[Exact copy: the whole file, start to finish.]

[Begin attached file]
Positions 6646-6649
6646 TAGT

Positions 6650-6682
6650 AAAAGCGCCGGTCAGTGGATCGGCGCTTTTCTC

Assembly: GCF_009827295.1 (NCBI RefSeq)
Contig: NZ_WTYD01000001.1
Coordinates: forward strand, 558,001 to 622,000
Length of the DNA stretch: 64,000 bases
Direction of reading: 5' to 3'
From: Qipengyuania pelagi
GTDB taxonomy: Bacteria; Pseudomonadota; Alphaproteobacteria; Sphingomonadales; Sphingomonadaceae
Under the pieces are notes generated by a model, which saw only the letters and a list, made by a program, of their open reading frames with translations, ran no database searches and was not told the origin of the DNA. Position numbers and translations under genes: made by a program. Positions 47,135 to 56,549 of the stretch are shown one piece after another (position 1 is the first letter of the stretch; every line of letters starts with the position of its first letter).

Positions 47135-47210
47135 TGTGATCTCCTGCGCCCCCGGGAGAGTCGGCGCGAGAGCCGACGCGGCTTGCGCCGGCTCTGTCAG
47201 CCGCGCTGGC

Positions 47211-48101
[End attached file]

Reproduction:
Positions 6646-6649
6646 TAGT

Positions 6650-6682
6650 AAAAGCGCCGGTCAGTGGATCGGCGCTTTTCTC

Assembly: GCF_009827295.1 (NCBI RefSeq)
Contig: NZ_WTYD01000001.1
Coordinates: forward strand, 558,001 to 622,000
Length of the DNA stretch: 64,000 bases
Direction of reading: 5' to 3'
From: Qipengyuania pelagi
GTDB taxonomy: Bacteria; Pseudomonadota; Alphaproteobacteria; Sphingomonadales; Sphingomonadaceae
Under the pieces are notes generated by a model, which saw only the letters and a list, made by a program, of their open reading frames with translations, ran no database searches and was not told the origin of the DNA. Position numbers and translations under genes: made by a program. Positions 47,135 to 56,549 of the stretch are shown one piece after another (position 1 is the first letter of the stretch; every line of letters starts with the position of its first letter).

Positions 47135-47210
47135 TGTGATCTCCTGCGCCCCCGGGAGAGTCGGCGCGAGAGCCGACGCGGCTTGCGCCGGCTCTGTCAG
47201 CCGCGCTGGC

Positions 47211-48101